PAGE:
birds found on big island
One of the best things I did this trip to Kailua-Kona is bring my Canon Sureshot to shoot more photos of Hawaii birds on the Big Island. Well, I actually can’t stop shooting photos of everything. I cannot believe the abundance of interesting things, from the creepy critters to the geckos and lizards, beautiful Kona beaches, Hawaii sunsets, and all of the floral and fauna. Don’t get me started on the lava formations from the chopped-up baked cookie chunks and the brown sugar-scorched landscapes.
In fact, I was fortunate to land in an environment yesterday where I could share some of the photos of Hawaii birds at a post-Easter brunch celebration. My neighbors, the good guys from Minnesota, hosted the affair. This is not to be confused, by the way, with the bad guys, a Hawaii neighbor who does not like troublemakers. We had the best grilled hickory-smoked ahi I’ve ever tasted, so moist, flavorful. Plus, we have the most delicious fresh fruit on Hawaii island.
Captured this bird down the hill from our Hawaii house in a dead tree that the homeowner’s association has not removed. I was about to climb over the fence and trim back a large flowering tree because it started to block my panoramic view of the ocean, but the HOA guys got it in time. They just don’t do anything about the dead trees.
This is a Lesser Redpoll Finch, and I instinctively knew its name before I verified it. So I’m proud of myself for that. My phone discussion on the lanai came to a sudden pause when I heard singing, so I quietly took my fingers off my laptop keyboard and picked up my Canon Sureshot. This is when I’ll find myself talking to a seller about staging, for example, and then I have to say, sorry, can you hold on a sec, I’m shooting a bird. I think they know I don’t own a gun. My clients are very accommodating, which is why I love them to pieces. Some things can wait, but shooting a bird photo cannot. They fly away.
It is mating time for the Saffron finches in Hawaii. Those guys are always singing. From this particular location, I’ve watched the female finches fly back and forth with bits of matter dangling from their beak. Which makes me believe they are building a nest in the Cook pine tree. I read that male Saffron finches are polygamous and mate with two females in mating season. Like many birds in Hawaii, this tanager is not native, having arrived from South America sometime in the 1960s.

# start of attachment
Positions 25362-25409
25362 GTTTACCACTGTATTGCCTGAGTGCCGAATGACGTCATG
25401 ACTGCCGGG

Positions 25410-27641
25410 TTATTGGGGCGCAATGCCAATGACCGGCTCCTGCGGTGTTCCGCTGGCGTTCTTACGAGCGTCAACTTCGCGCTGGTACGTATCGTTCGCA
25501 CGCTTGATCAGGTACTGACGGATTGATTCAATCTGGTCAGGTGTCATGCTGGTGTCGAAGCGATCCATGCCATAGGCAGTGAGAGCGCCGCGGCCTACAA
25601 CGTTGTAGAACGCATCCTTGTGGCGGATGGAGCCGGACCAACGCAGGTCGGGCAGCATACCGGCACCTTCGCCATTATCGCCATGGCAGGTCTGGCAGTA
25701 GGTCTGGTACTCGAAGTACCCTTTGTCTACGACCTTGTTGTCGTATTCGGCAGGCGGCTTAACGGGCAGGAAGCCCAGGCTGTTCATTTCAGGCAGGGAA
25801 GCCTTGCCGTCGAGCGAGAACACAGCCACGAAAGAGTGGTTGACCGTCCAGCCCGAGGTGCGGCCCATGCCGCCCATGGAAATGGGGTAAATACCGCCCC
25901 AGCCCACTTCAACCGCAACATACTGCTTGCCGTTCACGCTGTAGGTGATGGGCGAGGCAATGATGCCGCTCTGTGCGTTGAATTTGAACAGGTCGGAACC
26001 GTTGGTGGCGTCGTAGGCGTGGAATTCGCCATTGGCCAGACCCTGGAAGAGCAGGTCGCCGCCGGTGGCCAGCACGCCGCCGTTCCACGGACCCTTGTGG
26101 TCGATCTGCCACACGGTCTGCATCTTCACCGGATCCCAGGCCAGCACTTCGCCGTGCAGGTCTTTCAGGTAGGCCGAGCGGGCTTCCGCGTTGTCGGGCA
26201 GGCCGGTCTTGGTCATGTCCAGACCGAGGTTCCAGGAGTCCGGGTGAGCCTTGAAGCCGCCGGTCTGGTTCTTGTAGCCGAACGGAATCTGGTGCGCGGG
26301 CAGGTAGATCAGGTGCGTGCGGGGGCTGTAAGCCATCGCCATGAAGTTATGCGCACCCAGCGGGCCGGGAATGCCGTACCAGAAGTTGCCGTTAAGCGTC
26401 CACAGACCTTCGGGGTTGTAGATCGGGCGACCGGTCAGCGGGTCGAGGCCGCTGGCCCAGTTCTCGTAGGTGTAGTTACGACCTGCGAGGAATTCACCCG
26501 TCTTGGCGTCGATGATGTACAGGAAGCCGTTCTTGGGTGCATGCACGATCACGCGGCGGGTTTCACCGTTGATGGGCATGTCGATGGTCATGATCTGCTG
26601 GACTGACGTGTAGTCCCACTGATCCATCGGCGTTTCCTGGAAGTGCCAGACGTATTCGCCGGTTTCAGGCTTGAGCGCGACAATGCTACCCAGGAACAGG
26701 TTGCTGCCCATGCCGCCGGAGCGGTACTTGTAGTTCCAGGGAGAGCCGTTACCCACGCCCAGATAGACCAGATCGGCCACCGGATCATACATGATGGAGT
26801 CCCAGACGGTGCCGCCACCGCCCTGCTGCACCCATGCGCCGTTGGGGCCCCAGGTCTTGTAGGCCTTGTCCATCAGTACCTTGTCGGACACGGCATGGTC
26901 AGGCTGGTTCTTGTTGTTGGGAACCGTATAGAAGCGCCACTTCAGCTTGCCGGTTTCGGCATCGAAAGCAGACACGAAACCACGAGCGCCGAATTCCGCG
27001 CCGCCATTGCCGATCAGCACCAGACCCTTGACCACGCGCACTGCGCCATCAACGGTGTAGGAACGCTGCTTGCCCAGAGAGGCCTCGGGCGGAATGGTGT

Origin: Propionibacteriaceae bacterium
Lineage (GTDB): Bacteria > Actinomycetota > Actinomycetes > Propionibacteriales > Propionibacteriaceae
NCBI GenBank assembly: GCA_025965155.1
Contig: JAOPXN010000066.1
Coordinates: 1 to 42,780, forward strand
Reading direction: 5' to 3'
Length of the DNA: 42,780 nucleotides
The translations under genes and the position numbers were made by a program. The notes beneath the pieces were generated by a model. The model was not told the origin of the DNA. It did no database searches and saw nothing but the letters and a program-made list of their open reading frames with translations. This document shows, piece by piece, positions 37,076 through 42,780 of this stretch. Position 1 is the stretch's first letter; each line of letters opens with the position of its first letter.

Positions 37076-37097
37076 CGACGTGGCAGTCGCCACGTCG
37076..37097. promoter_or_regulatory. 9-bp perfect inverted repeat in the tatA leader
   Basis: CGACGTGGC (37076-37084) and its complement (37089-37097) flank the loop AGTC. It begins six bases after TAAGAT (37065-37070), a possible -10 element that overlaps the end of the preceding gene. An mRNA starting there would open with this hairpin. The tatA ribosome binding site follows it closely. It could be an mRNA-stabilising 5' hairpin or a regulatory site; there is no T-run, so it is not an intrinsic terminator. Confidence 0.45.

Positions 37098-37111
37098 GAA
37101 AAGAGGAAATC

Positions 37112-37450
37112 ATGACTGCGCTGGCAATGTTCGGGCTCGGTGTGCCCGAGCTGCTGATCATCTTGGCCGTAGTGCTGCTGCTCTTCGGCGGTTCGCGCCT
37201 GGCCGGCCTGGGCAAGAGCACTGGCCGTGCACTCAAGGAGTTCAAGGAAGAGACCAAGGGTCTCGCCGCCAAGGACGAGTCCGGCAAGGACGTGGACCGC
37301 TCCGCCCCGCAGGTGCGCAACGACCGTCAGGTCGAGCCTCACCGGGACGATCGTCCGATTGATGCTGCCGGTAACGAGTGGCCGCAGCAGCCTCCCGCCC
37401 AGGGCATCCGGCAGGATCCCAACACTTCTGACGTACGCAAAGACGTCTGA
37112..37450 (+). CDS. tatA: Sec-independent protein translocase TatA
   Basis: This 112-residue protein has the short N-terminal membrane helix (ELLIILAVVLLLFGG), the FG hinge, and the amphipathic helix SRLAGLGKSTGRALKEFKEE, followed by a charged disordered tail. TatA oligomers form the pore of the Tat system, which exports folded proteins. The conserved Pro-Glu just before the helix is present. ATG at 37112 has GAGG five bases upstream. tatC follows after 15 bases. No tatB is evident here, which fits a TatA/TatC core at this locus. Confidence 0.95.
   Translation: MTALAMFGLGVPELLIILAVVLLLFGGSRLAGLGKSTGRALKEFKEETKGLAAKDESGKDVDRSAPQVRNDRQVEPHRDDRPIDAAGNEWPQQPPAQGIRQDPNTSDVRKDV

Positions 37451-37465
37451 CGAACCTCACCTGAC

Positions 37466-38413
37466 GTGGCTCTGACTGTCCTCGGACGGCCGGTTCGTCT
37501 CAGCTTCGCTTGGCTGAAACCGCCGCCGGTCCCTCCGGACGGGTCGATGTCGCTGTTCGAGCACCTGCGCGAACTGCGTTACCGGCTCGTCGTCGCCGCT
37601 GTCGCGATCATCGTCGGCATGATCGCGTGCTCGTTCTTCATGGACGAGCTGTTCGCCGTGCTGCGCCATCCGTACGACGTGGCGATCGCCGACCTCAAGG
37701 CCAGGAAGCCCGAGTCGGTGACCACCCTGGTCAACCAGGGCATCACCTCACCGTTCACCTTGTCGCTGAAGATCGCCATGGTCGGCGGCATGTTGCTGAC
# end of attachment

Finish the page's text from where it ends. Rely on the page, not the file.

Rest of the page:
Ready for more photos of Hawaii birds? How about an American turkey? This was in my neighbor’s yard. Again, the 1960s are to blame. Apparently sometime between 1961 and 1963, 400 wild Texas turkeys turned up in the islands. These Rio Grande turkeys thrive on Big Island, Molokai and Lanai.
Speaking of Molokai, I read yesterday that the mule ride business is getting evicted for non payments. I wrote about that tourist attraction in Things Not To Do in Molokai. Every so often I get a hate email from somebody who has been injured and wants to know why I don’t shut them down. When people find you online, they think the writer has all sorts of magical powers.
The worst thing about the wild turkeys in Big Island is the poop they leave in the street. Big old monster balls of poop. Cars drive over it. Dogs love it.
Now for the perfect conclusion to this blog about photos of Hawaii birds, I present to you the Trojon. OK, just a joke because the Trojon is not a Hawaii bird. It is the national bird of Cuba. Would not surprise me though to find Trojons in Hawaii. Aloha!
Today is open house scheduling day, and I should have at least 6 open houses lined up in Sacramento for this weekend. One team member is in Los Angeles, so that leaves us a bit short-handed. But that’s the good thing about selling real estate at Lyon Real Estate. We have almost 1,000 agents eager to move inventory and available.